A Realistic Way to Plan for Your Military Pension
When it comes to pensions, a critical issue is how quickly your benefits are "vested" -- that is, how quickly you really earn the right to a benefit.
In the civilian world, for example, an employee might become 20% vested after two years on the job and 100% after seven years.
But there is no partial vesting for military pensions. If you don't stay for 20 years, you generally get nothing.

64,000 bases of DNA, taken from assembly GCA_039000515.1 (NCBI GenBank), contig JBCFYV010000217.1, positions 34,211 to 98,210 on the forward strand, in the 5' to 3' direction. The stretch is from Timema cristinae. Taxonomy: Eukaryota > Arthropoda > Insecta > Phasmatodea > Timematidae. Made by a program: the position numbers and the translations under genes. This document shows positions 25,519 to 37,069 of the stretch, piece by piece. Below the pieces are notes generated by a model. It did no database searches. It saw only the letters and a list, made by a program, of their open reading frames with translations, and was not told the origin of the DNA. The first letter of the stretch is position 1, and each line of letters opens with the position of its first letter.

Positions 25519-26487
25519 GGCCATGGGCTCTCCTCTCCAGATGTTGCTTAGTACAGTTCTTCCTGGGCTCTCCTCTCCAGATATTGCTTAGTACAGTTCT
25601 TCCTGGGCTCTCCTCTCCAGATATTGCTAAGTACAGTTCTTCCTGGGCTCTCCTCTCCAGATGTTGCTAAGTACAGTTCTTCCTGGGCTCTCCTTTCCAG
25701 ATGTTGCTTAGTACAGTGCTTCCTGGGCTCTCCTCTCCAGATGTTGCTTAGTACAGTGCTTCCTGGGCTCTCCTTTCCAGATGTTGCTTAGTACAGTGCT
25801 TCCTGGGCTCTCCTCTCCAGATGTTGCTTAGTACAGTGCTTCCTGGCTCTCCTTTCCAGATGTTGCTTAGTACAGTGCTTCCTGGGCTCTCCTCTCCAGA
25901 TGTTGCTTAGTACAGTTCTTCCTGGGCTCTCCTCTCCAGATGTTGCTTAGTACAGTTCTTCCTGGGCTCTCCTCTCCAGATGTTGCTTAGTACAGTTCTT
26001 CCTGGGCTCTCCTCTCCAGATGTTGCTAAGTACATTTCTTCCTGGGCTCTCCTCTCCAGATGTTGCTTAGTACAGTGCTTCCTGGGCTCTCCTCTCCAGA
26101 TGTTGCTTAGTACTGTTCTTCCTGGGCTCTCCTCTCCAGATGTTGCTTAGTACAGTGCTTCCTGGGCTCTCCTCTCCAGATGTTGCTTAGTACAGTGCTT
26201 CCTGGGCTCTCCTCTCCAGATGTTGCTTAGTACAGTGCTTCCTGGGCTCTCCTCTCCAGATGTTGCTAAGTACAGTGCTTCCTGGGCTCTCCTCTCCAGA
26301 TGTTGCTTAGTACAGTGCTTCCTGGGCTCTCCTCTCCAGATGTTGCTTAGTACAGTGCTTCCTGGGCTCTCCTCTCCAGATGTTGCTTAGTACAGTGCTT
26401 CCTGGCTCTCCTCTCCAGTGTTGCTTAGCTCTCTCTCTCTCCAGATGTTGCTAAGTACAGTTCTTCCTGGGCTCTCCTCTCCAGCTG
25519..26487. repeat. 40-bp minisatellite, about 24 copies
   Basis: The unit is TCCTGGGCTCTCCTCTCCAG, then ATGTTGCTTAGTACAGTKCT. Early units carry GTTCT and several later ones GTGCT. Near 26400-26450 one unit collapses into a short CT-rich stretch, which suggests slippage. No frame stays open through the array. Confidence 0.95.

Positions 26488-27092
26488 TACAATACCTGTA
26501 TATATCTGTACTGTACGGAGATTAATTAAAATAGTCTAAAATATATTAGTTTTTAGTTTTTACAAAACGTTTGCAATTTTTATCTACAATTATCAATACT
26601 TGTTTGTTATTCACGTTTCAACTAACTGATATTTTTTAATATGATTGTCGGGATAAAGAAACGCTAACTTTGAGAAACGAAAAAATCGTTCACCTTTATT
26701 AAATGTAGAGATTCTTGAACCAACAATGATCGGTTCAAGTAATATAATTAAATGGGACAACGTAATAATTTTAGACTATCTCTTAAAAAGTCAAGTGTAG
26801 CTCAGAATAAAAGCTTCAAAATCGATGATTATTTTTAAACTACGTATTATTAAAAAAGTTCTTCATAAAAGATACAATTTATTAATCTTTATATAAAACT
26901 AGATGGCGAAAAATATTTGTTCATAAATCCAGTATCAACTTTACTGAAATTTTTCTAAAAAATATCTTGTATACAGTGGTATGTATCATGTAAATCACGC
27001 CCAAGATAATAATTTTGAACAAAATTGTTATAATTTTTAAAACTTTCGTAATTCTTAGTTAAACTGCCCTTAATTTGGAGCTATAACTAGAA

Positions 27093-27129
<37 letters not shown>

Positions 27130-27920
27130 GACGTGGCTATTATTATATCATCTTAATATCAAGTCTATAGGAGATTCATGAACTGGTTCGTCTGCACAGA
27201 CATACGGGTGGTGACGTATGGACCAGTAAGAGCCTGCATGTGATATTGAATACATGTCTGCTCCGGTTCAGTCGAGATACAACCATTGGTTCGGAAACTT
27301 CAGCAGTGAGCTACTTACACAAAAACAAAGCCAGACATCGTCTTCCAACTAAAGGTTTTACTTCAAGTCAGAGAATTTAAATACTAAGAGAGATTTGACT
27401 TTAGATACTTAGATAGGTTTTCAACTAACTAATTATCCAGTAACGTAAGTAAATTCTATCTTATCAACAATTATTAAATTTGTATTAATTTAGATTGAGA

For that reason, it's usually best to avoid including the pension in your retirement-planning calculations until you're just a few years away from qualifying. "So many things can happen between start and finish that you just don't know what to bank on," says Patrick Beagle, a former Marine helicopter pilot who is now a certified financial planner in Fairfax Station, Va., specializing in military families.
For help figuring out how much you might receive if you do end up staying in the military, go to Defenselink.miland click on retirement.